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ENGR_201_Lab5_TC_201035_rev2 - ENGR 201 Evaluation and...

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ENGR 201 Evaluation and Presentation of Experimental Data I Spring 2011 (201035) Original: Dr. Scoles Rev: Dr Miller; Dr Chmielewski 5/10/11 page 1 of 12 Capturing Temperature Measurements with a Thermocouple Goals Build a subVI for voltage to temperature conversion Measure, plot and record temperature measurements from a Type K thermocouple (TC) Correct the measured voltages with a calibration curve Find the time constants of the TC cooling curves Equipment/Software LabVIEW software NI USB-6009 data acquisition unit Type K thermocouple, Omega KTSS-HH Nickel-10% chromium (+) vs. Nickel-5% aluminum and silicon (-) EPED Cold Junction Compensation (Type K) circuit Power resistor, 100 Ω , 25 Watt Hewlett Packard E3631A DC power supply GraphData.vi file from your voltage measurement exercise Spreadsheet software Lab notebook Reading or Viewing Read - Section 8.5 in Figliola and Beasley Review - Week 6 lecture notes View - Create a SubVI in LabVIEW video, E. Doering, Rose Hulman University, http://cnx.org/content/m14767/latest/ (5 minutes) Reference - NI USB-6009 User Guide, Laboratory Items folder, course Bb Vista site. Has tables of terminals and their functions. You will need this to choose terminals for differential voltage channels. Introduction A thermocouple (TC) can be used to measure temperature over wide ranges in a variety of measurement environments and with fine spatial resolution. The sensing operation of the TC is based on the Seebeck effect: when two dissimilar metals are joined at both ends to form an open loop, an open circuit voltage is developed (Figure 1). The voltage is proportional to the difference in temperature at the two junctions. The measured voltage is on the order of tens of millivolts. To extract the temperature at the measuring junction (T1) from the measured voltage, we will want to keep the reference junction (T2) at a fixed, known temperature.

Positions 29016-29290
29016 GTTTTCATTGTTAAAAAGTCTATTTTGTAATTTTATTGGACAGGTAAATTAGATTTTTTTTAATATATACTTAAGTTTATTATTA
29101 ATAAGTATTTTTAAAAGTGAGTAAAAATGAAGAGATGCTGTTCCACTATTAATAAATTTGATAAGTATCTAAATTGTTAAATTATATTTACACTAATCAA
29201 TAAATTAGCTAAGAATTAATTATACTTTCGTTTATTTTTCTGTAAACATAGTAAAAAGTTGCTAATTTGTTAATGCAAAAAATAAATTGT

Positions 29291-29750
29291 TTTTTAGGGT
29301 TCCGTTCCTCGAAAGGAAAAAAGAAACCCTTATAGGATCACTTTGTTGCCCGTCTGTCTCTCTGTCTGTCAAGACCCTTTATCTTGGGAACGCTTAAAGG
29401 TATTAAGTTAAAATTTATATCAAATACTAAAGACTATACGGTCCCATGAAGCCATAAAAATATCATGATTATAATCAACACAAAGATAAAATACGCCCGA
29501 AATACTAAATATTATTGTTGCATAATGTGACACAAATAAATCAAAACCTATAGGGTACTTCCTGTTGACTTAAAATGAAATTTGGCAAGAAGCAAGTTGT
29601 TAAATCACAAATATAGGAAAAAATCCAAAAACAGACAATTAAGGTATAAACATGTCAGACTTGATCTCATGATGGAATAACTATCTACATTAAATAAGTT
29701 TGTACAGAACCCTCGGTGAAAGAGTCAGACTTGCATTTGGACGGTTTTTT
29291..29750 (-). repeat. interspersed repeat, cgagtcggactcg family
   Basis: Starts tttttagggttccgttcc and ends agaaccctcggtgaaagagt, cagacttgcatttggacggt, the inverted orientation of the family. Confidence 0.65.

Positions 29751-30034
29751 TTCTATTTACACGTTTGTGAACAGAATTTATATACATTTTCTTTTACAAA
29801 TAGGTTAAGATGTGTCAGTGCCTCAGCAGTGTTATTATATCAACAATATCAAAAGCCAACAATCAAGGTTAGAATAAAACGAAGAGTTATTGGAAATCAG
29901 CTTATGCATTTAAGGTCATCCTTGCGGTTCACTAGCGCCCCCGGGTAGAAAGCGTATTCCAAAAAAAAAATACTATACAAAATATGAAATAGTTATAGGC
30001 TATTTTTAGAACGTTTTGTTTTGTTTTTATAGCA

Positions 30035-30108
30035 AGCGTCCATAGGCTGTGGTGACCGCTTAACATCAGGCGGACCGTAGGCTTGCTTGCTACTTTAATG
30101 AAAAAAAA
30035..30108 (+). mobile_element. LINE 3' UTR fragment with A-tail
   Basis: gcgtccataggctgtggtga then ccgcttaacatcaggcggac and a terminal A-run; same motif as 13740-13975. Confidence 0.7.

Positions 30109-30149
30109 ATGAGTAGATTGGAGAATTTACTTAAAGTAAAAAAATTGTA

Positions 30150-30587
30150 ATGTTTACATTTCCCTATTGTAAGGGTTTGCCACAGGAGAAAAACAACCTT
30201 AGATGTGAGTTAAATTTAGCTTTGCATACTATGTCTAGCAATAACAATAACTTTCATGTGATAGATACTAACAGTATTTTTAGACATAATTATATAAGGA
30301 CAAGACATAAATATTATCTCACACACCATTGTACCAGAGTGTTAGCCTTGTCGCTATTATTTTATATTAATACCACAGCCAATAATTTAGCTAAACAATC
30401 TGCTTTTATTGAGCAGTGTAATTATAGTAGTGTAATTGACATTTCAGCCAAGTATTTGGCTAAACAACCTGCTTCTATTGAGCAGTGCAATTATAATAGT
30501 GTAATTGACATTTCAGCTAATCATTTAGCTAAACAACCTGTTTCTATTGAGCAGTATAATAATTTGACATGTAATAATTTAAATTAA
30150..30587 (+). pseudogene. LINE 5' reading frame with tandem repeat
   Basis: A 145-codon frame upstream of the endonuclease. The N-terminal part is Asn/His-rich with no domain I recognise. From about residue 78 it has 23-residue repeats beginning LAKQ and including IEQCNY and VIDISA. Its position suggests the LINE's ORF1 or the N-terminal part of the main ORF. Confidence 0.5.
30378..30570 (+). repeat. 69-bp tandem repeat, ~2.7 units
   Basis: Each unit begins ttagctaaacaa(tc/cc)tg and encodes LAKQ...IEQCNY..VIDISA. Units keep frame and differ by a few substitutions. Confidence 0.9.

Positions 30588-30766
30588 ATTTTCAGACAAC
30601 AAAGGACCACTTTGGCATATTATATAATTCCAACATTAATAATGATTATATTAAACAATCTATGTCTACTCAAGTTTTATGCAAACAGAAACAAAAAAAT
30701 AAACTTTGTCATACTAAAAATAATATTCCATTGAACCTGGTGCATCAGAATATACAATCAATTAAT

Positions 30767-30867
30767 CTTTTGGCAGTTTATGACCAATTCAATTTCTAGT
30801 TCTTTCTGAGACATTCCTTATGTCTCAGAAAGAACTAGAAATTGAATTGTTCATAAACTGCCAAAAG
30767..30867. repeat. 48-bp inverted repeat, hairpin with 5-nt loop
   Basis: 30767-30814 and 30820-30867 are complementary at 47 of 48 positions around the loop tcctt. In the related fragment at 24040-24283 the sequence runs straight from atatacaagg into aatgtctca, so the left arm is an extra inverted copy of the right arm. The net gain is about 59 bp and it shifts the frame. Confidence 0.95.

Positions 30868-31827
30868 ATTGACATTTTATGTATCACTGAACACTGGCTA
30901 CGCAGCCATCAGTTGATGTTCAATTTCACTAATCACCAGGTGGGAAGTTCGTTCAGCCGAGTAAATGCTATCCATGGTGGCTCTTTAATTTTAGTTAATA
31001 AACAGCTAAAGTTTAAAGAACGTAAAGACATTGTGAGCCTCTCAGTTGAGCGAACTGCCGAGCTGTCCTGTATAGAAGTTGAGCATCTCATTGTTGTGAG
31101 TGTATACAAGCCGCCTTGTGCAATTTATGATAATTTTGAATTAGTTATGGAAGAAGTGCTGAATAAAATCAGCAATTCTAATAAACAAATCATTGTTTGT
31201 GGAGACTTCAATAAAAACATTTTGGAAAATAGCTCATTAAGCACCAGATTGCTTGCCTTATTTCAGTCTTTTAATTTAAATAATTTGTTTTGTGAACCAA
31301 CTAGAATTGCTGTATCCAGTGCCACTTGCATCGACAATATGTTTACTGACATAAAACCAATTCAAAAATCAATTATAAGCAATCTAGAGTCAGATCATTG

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5/10/11 page 2 of 12 Figure 1. Two junctions, T1 and T2, formed by joining wire types A and B. 1 The ice/water bath at 0 °C (Figure 2) has become the standard for the reference temperature, and published thermocouple voltage vs temperature tables are based on this value. This method of providing the reference junction temperature is impractical in field- and lab-measurement situations, so alternatives have been developed. Figure 2. Thermocouple loop with the reference junction at 0 °C. Rather than using ice, two methods can be used to do cold-junction compensation – software and hardware. The temperature of the reference junction can be measured directly using a semiconductor sensor or thermistor. This would occupy two channels on your DAQ system – one for the T1 voltage and the other for T2. The T2 sensor can be chosen to provide a very accurate measurement in a narrow temperature span centered on the expected junction temperature. The measured T2 and the measured sensing junction voltage can be used in a calculation to remove the effect of the reference junction voltage and extract the temperature of T1.
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